02 Jul Our deepest fear: using story to lead and empower

What does she mean, our deepest fear, I hear you ask. I’m referring to Marianne Williamson’s poem read out at Nelson Mandela’s inauguration which reminds us that, if we have a story to tell which will help others, we should share it.

If you are British, like me, you may be fighting against this notion. You’ll be worrying perhaps that others will see you as boastful or forceful, or both. You may have been brought up to believe that nothing should be about you and that you should always be thinking about others. You may overlook that while there will be many who don’t want to hear what you have to say, there are many for whom the timing is right. There are many who will find that what you have to say is genuinely inspiring.

If you are relating your experiences in the spirit of what you have learned, they will see hope. They will see themselves in your situation and know that there is a way out. That’s why I decided to take the plunge and write my story

Thriving on Setbacks: 5 Strategies for Resilience

published today. For that opportunity I am grateful to Katie Mehnert.

While I am hoping of course that my story will cause readers to reflect on the parallels in their lives, I also recognize how I too have been inspired by role models in my own life. These include my mother who continued working through all her child-bearing years in order to support my father while he trained to be a teacher, and who suffered uncomplainingly through many months of a horrible illness before she died. Certainly in her latter years she always had a smile for everyone and could truly see the silver lining in the ever frequent clouds that were crossing her horizon.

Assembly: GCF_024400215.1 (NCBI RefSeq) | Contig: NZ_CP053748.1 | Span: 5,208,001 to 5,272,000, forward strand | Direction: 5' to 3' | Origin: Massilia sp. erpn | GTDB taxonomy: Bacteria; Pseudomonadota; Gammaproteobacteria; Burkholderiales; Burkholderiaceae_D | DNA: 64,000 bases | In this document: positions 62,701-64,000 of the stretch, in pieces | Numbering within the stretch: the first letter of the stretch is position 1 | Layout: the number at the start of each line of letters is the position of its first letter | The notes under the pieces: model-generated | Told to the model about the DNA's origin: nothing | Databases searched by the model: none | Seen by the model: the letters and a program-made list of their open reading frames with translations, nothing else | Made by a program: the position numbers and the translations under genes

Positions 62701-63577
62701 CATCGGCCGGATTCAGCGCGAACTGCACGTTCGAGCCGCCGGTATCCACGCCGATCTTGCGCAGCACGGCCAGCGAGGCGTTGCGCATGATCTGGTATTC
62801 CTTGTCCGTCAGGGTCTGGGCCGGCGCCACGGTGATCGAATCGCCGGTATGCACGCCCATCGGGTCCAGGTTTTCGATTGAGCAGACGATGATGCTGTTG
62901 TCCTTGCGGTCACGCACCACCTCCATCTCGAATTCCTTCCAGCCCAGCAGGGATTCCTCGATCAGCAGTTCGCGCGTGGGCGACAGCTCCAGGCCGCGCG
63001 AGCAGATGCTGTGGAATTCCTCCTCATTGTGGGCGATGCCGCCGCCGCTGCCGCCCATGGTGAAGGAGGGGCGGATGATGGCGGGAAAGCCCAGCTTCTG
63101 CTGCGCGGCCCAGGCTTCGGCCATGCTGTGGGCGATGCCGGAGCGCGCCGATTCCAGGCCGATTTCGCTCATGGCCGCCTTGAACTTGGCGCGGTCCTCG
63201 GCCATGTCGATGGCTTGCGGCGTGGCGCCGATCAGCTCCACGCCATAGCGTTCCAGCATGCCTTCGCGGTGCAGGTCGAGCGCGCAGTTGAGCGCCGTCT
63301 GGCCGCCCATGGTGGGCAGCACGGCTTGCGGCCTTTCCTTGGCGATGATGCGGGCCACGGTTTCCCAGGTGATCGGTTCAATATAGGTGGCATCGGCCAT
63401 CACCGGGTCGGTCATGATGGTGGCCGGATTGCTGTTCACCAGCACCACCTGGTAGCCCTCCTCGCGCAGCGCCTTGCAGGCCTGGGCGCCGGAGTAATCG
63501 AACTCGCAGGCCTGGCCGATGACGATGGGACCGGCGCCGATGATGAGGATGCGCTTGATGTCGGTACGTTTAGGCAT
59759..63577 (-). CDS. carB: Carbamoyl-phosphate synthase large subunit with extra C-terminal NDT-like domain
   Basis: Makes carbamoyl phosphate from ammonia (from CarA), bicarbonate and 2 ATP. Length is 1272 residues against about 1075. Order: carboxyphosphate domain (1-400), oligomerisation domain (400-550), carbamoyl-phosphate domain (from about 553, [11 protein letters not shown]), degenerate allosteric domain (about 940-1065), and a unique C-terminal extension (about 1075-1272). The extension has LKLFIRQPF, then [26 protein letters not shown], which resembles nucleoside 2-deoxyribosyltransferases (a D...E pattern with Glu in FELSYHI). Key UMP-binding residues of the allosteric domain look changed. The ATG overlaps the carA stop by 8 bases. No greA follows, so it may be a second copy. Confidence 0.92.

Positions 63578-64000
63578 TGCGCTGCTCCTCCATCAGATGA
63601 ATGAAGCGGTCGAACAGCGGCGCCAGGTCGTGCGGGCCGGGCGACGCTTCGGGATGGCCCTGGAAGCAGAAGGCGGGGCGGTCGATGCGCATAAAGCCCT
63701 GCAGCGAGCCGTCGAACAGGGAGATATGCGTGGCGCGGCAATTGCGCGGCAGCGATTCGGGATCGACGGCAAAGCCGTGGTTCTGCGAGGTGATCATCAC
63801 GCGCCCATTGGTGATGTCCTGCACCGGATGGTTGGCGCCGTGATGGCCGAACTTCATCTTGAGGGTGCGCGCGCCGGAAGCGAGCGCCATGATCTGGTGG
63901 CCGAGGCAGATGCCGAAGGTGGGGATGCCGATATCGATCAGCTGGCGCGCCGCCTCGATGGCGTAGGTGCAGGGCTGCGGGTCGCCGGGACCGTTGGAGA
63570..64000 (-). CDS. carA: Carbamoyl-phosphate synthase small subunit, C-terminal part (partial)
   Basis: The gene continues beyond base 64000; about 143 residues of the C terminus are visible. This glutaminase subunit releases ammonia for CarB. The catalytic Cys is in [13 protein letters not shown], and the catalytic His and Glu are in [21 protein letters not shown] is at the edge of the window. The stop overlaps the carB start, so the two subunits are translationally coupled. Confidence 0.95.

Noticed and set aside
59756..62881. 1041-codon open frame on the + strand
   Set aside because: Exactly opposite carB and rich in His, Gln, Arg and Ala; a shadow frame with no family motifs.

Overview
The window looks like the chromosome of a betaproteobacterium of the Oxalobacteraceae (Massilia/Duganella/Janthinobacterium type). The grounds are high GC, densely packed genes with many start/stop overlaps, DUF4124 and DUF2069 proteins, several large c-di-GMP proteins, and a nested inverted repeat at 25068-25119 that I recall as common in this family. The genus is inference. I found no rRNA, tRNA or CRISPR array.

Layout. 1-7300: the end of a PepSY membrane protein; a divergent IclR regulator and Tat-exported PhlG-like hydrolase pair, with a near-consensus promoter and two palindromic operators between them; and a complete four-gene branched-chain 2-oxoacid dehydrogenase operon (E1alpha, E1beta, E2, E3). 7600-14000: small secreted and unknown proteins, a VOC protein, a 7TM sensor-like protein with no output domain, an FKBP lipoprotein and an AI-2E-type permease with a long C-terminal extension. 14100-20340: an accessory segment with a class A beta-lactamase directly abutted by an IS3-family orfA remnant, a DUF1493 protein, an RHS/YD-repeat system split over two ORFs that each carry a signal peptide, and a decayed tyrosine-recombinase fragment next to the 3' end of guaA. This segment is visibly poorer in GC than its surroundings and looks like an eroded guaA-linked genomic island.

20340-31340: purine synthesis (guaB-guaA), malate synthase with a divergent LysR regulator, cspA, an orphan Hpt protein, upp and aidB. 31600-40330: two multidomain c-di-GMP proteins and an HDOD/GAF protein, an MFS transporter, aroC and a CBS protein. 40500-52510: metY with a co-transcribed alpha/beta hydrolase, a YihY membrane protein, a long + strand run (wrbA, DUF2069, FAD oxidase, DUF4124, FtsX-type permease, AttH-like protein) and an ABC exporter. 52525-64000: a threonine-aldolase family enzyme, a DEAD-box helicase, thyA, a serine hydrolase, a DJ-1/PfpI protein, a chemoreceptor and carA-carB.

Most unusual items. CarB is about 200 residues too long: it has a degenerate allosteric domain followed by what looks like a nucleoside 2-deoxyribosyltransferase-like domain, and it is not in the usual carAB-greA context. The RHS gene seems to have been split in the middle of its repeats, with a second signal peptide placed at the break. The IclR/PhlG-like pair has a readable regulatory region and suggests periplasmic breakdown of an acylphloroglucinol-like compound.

Why story matters

There are many others whose examples have encouraged me to keep going and to find and use my hidden strengths. Reflecting back, the common denominator has been a story which resonates with me. From research into mirror neurons we know that the parts of our brains that light up when we do something also light up when we read about, or recall someone else performing the same action (a bit like the wincing feeling when you read about nails scratching a chalkboard). We literally see ourselves in someone else’s story. The information we are processing moves from fact into something which matters to us personally.

Story and influence

How could you embrace the power of story in your own life?

If you are in any position which requires you to influence others, how could story serve to inspire people to really engage with your cause?

What stories are you living which limit your potential as a leader?

For more information on how you could make the power of story work better for you in your leadership click here.

Copyright © Move Ahead Global 2014

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